That’s the way to do it!

It is an ancient craft that dates back to the Iron Age, and characterises across vast swathes of rural Britain from the Cornish countryside to the Scottish Highlands.

Now dry stone walls will be built by ex-prisoners as part of a £10 million drive to stop traditional skills dying out.

Teach the recidivists the skills of tomorrow!

29 comments on “That’s the way to do it!

  1. So no one will do it so we need to force inmates to do it?

    How about we try a less Stalinist approach and, you know, pay them some more? Then young people might want to do it.

  2. You’d be surprised how much you can make, dry-stone walling. Reason I learned to do it. Didn’t fancy having to pay a dry-stone waller.
    That was in France but I got released early for bad behaviour.

  3. Thomas de Quincy (Memoirs of an Opium Eater) refers to dry stone walling as a new-fangled technique that spoils the look of the Lake District. He was writing in the Iron Age, of course.

  4. @bloke in france
    Quite right. If someone came along today and proposed clearing the trees (from the lower levels) and putting all these grey lines everywhere, there’s be an outcry – and the planners* and tufty club would be all out against it.
    * LDSPB – a bunch of people with special extra powers to prevent progress in the Lake District.
    ** A (derogatory) term a mate coined for the National Trust !
    @ bloke in spain
    That was the first thing I thought. It’s a worthwhile trade to teach people – as long as you don’t teach too many. It’s not a cheap trade to hire in – especially if you want someone who can do it properly rather than just pile a few rocks up that’ll maybe stay put a few months.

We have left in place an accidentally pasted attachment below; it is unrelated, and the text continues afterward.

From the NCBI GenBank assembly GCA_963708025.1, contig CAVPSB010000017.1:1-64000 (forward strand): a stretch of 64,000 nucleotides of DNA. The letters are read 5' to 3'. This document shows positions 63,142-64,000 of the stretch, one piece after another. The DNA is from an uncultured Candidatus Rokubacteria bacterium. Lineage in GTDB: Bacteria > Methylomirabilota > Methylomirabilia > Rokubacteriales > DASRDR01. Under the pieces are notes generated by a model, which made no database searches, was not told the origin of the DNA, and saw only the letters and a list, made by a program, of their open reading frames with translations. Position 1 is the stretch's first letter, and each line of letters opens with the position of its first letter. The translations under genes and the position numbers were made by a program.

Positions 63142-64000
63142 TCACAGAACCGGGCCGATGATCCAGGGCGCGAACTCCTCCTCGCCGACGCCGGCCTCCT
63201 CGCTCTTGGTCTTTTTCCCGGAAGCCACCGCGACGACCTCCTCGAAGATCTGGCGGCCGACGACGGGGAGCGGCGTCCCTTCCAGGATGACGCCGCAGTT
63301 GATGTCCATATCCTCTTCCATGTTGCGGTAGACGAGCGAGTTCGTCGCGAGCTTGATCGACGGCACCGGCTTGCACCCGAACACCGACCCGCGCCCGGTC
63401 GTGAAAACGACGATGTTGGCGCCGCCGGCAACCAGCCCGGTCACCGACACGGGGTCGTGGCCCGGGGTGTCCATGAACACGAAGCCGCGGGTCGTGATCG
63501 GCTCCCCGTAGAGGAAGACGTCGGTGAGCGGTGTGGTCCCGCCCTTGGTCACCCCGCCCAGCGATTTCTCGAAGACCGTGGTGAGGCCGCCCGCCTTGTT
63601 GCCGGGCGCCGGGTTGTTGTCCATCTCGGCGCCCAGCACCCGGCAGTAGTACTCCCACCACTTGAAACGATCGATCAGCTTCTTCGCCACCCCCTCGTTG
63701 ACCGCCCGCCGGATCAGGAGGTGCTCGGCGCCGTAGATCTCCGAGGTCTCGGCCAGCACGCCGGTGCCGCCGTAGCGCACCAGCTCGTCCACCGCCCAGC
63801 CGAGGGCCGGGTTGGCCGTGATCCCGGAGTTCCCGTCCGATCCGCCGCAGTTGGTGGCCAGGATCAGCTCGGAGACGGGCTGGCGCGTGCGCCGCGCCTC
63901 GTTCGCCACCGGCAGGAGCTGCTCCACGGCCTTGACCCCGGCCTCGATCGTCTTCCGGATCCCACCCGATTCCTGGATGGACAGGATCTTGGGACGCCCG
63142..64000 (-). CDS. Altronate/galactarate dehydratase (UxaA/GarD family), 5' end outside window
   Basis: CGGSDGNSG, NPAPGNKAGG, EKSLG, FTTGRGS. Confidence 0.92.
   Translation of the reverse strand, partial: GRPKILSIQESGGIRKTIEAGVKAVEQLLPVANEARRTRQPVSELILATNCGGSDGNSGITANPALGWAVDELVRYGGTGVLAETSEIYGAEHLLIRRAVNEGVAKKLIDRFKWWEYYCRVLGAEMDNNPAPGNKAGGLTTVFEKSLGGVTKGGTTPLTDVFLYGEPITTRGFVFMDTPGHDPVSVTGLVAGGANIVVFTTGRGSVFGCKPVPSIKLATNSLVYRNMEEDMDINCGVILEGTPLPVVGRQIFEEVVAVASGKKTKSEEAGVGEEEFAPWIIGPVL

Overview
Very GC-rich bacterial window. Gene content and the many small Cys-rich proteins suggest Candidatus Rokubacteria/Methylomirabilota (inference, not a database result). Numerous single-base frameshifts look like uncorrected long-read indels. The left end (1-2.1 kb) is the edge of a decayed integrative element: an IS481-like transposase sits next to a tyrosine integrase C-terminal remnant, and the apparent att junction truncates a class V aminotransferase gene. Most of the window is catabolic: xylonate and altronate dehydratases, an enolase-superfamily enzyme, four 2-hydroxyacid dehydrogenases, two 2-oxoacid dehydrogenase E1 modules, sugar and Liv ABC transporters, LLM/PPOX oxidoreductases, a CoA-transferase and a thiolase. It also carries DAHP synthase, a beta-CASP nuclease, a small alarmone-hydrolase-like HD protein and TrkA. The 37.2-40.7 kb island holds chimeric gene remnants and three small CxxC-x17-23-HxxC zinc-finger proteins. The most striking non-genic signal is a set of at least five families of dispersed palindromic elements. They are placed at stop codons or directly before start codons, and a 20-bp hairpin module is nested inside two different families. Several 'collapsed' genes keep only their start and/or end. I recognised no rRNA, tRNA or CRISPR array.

5. There’s a surprising amount of discipline in drystane dyking (as they call it where I learned how). For some little toerag ruined by the wunnerful education system in this country, it would teach planning – how to do the job to minimise the amount of lifting and carrying – a bit of engineering to understand the importance of the “batter” in stopping the wall toppling, and the determination to keep going when it’s pissing down with rain and a metre of wall just fell over because you didn’t do it right. And the satisfaction of admiring what you just accomplished and knowing that it’ll still be there in 200 years.

    For some people the experience might be the first time they’ve been able to feel they accomplished anything. Probably a lot more useful than much of what the prison service doles out as rehabilitation.

    As BiS says, there’s good money (by ex-con standards) to be made as a skilled dyker. And the trust and affection of a rural community, if that’s important.

  6. Incidentally.
    “Teach the recidivists the skills of tomorrow!”
    Somebody’s tomorrow.